Haworthia ‘Grey Ghost’ & Cooperi Truncata (September Succulent Sweept #016-#017)

I’ve been trying to condense my September Succulent Sweep posts because one a day would take forever, but this one might be shorter because it’s been late, I’ve been staring at code for hours, and I need to look at something else before bed so my brain doesn’t fixate on the stress of debugging.   I also am behind on drafting posts ahead of time and scheduling for updating — which I just recently learned how to do and has made it a bit easier to make posts actually happen.

That being said – here’s my haworthia “Grey Ghost”.  It’s very hard to find agreement on which variety of haworthia this actually is, it’s a more common cultivation of a variegated haworthia.

Haworthia Grey Ghost

I acquired this as a small offset at the earlier Midwest Cactus and Succulent show mainly because of a not-for-sale plant I assumed to be the parent plant was quite lovely; that being said I was startled when I went to repot it and found that the little offset I purchased had zero roots whatsoever.  This was my first attempt at completely rerooting an offset, and I was quite pleased when new roots started appearing after just a few days.  It’s not considerably larger, but there’s definitely healthy new growth at the center and overall it looks much better than it did at the start.  I chalk this up to beginner’s luck, and it couldn’t have happened to a more attractive part of the collection.

Would you think this had roots?  You’d be wrong.

Haworthia Cooperi Truncata

As for success stories, this one is a mixed bag. Actually one part of my very first purchase, I acquired two of these with the idea that one would live at the office and one would stay home. I wanted to run an experiment, and this one has primarily lived in gritty mix while the other started live in a more peat/potting soil medium. While both of them suffered a run in early on with an infestation of scale, the one in grit never got infested as badly and recovered more easily – I suspect the pests more successfully burrowed into the potting soil to lay eggs and survived to chew up leaves another day with the alternate plant. That saga lead to the “office” plant’s recent dismemberment; this one I fortunately cleared up and it has thrived. For reasons I’m not sure of (lighting? watering?), this one has gotten substantially more blue. Color changes are typically more associated with stress, so it is most likely a bit of underwatering considering that I think I’m overly conservative with water with the plants in a gritty mix – but it’s still getting larger, has a few offsets coming in, and in general does quite well being shoved into the backrow of my basement shelves under fluorescent lights; and if it’s happy, I’m happy.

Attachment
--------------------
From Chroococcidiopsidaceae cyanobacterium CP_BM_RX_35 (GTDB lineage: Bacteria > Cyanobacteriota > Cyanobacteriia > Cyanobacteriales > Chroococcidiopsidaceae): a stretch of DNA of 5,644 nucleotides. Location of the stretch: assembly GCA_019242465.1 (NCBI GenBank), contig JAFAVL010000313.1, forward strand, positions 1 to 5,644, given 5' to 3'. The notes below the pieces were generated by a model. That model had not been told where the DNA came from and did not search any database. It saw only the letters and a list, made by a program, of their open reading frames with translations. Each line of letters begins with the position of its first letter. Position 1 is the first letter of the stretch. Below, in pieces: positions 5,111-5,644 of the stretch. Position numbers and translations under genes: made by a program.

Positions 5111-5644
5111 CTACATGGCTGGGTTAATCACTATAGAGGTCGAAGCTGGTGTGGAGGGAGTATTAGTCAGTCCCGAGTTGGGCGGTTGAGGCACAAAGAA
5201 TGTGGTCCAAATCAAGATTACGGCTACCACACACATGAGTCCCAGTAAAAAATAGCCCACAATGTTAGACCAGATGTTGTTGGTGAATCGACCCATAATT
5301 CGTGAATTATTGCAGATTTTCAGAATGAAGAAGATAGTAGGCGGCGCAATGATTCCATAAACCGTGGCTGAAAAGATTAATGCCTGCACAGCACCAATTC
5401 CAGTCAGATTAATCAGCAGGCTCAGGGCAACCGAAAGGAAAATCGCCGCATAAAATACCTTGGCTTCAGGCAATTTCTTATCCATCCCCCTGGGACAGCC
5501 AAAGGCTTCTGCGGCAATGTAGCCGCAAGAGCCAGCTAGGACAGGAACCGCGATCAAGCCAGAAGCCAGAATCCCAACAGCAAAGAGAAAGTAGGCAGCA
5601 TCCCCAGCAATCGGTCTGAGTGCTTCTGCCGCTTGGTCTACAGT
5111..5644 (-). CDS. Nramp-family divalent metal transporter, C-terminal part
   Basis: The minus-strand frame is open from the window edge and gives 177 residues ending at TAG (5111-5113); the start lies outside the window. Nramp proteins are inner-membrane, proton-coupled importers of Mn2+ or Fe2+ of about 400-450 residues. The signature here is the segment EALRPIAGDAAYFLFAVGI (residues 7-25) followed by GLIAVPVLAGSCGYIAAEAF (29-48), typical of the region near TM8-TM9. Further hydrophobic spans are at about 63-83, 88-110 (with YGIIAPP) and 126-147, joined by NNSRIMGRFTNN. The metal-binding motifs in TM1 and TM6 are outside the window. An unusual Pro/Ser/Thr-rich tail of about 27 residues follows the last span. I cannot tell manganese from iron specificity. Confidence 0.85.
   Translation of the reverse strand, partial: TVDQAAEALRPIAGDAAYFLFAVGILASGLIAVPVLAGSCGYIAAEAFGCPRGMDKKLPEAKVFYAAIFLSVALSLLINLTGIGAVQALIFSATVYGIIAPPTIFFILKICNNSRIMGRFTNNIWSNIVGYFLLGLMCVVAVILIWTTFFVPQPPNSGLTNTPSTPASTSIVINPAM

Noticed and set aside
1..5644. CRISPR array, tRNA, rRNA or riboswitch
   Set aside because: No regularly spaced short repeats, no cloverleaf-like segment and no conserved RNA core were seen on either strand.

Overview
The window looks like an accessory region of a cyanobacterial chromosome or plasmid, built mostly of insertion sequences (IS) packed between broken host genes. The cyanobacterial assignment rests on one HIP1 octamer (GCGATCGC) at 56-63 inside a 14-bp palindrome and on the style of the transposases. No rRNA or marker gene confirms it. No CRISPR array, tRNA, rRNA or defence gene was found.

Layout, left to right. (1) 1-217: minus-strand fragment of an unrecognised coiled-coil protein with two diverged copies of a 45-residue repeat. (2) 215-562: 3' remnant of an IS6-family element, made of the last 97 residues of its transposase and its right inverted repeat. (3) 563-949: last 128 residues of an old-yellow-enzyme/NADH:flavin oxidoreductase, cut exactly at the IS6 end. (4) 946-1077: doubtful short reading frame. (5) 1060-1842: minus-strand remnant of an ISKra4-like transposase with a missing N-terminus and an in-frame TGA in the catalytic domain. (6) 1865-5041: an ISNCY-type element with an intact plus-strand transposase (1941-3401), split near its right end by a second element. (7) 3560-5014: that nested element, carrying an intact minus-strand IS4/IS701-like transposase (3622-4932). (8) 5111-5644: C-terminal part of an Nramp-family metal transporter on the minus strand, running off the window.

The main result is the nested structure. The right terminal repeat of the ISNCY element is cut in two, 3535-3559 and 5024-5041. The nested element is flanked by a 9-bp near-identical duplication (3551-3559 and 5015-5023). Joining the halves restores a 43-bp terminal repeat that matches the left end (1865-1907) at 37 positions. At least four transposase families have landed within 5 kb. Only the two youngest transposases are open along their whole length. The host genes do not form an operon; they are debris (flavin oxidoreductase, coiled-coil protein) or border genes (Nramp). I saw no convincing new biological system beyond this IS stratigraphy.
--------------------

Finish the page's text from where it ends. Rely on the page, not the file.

I’m fascinated by his offsets – which you see in the back — and how they have such a more vibrant red veining than the mother plant.

Here’s how that little ones looked in the spring of early march.

For comparison – the plant pictured above is the one here on the right.

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